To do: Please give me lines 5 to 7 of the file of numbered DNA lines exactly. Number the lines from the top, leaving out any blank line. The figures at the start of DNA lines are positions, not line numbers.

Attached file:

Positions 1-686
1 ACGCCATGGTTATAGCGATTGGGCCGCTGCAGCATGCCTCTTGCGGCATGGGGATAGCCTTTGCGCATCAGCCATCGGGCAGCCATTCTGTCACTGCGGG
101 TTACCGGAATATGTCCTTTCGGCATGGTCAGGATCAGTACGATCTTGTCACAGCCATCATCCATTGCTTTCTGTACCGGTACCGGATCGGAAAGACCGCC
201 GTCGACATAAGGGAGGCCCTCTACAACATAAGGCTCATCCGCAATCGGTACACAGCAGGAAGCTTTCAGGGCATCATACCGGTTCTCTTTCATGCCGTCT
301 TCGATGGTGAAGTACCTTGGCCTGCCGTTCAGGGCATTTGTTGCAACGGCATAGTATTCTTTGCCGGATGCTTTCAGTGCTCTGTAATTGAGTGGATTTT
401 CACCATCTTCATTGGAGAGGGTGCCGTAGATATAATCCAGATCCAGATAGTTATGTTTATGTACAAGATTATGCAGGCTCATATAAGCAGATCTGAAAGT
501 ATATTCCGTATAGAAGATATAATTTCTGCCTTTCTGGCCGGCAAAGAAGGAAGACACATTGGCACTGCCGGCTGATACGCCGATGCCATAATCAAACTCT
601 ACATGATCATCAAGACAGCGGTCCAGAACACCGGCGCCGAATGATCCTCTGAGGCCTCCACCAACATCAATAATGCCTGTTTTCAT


301 TCGATGGTGAAGTACCTTGGCCTGCCGTTCAGGGCATTTGTTGCAACGGCATAGTATTCTTTGCCGGATGCTTTCAGTGCTCTGTAATTGAGTGGATTTT
401 CACCATCTTCATTGGAGAGGGTGCCGTAGATATAATCCAGATCCAGATAGTTATGTTTATGTACAAGATTATGCAGGCTCATATAAGCAGATCTGAAAGT
501 ATATTCCGTATAGAAGATATAATTTCTGCCTTTCTGGCCGGCAAAGAAGGAAGACACATTGGCACTGCCGGCTGATACGCCGATGCCATAATCAAACTCT